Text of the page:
The production of an album can be accomplished using a lot of different approaches and techniques. The purist approach involves getting the artist/band to perform their set in the studio and a recording engineer capturing a live mix to a stereo recorder. Jared Sachs uses a version of this technique when he produces his DSD classical projects. I think I would be too nervous to lock down my mixes at the time of the performance but I do understand the basic concept.
The Stereophile family of sites sent out the AnalogPlanet newsletter the other day and I clicked on an album review that Michael Fremer wrote about Jerome Sabbagh’s new project called “The Turn”. Michael loves this project and rated both the music and the sound a “10” from the vinyl LPs. It’s unclear what the maximum rating is because the graphic shows an “11” above the “10” but maybe it’s the Marshall Amp thing from the movie “Spinal Tap”. Anyway, he’s very complimentary and discussed at length the process that Jermone and his production team went through to successfully produce a limited run of 180-gram vinyl LPs.
However, the production “provenance” of this project involves some compromises that are unusual. The album was recorded “the way records used to be made”. Engineer James Farber brought Jermome and his quartet in to Sear Sound and in a single session captured over an hour of material. The project resulted in a double disc album…that’s four sides of 180-gram vinyl. The engineer miked up the instruments, balanced and EQ’d them through an analog console, and then recorded them on a stereo analog reel-to-reel tape machine.
But the budget wasn’t large enough to allow the purchase of sufficient raw tape stock to cover the entire session, so “the choice was made to record, bounce to high resolution digital and re-use the tape”. It was at this point in the article that I dropped my jaw. Why in the world would a knowledgeable artist and engineer allow this to happen? The cost of a 1/4″ reel of tape is about $65 per reel. At 15 ips (inches per second) that 2500′ reel will provide about 30 minutes of recording time. Now I don’t know the hourly cost of the studio but “bouncing” from the analog master tape takes real time. Therefore, in order to re-use a reel of tape containing 30 minutes of music will tape 30 minutes (or more). I can’t imagine that the cost of the studio is less than $100 per hour making the cost saving almost meaningless. Not to mention that the background noise of a new reel of tape is substantially quieter than recording over a used tape. IMHO they should have purchased the tape and then sold whatever they didn’t use. Cost savings should have been applied somewhere else.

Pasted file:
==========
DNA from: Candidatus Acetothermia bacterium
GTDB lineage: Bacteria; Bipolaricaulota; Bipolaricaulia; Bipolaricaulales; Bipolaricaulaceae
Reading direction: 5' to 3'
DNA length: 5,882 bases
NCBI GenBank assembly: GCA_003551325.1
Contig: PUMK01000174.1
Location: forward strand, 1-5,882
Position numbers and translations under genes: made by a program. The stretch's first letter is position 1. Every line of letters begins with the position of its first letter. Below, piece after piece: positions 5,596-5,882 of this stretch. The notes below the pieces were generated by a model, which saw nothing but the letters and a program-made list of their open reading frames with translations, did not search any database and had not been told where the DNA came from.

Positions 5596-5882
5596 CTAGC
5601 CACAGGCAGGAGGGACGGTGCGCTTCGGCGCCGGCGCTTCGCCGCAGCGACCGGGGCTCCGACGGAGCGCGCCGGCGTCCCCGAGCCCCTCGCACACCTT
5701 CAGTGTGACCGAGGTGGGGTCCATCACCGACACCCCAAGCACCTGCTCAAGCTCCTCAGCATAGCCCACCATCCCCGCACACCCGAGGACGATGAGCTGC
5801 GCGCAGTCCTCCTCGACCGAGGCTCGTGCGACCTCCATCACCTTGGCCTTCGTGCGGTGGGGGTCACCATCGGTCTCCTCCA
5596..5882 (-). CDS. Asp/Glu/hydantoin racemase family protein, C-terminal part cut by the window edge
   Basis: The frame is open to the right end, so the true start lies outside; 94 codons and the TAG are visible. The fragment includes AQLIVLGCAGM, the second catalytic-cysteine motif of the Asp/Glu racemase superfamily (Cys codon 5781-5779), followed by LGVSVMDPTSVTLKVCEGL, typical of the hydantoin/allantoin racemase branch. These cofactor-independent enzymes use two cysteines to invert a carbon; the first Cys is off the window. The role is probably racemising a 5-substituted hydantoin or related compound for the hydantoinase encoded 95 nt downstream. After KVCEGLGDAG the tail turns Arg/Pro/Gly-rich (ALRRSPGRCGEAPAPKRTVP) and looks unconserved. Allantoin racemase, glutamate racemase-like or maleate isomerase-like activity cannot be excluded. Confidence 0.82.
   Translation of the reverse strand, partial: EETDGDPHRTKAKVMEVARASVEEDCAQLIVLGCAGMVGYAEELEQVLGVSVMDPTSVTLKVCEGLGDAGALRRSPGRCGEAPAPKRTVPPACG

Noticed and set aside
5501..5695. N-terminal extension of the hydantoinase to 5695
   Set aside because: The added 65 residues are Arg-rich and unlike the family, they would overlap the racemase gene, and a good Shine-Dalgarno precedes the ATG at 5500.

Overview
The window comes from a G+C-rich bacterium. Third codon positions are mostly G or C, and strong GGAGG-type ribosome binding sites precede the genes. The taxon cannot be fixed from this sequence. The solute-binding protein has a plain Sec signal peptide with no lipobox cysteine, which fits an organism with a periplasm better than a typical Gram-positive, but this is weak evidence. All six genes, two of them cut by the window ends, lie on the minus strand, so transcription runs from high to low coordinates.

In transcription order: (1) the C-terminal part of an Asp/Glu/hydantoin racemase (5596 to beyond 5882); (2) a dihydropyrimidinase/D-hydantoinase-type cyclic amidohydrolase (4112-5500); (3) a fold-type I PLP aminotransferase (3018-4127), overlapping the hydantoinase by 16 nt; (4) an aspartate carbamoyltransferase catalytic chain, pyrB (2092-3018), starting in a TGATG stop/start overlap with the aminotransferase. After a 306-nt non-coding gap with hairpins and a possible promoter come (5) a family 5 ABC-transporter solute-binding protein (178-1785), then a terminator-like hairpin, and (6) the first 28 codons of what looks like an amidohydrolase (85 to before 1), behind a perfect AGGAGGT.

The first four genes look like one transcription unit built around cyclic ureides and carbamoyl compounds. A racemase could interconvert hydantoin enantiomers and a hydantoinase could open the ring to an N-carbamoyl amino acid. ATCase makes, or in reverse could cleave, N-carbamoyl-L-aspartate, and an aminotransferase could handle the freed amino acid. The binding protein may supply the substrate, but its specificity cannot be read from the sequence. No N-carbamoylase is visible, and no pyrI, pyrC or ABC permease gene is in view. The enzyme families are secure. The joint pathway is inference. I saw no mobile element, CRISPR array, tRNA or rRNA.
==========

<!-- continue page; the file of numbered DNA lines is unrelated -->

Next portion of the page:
There “is no analog master tape of the entire record”. What a shame. Doug Sax mastered the record for digital distribution on CD and “high-resolution” download. I checked and the album is available in “Audiophile 192kHz/24bit & 96kHz/24bit” AIFF files on HDtracks. Nowhere on the HDtracks album page is there any mention of the analog tape to high-res digital transfer provenance of this album. This information is available and should be included in the “About This Album” section. This is prime example of a “Hi-Res Transfer”…from analog tape to high-res digital.
I imagine that the recording sound great…I’m not going to download the album and do an analysis.
The artist funded the vinyl LP mastering (also by Doug Sax) and production of 500 limited edition copies through Kickstarter. They raised $10,570! If they had only thought of raising the money before they recorded over the tape! Choosing to compromise the “all analog signal path” seems rather shortsighted to me.
To be continued…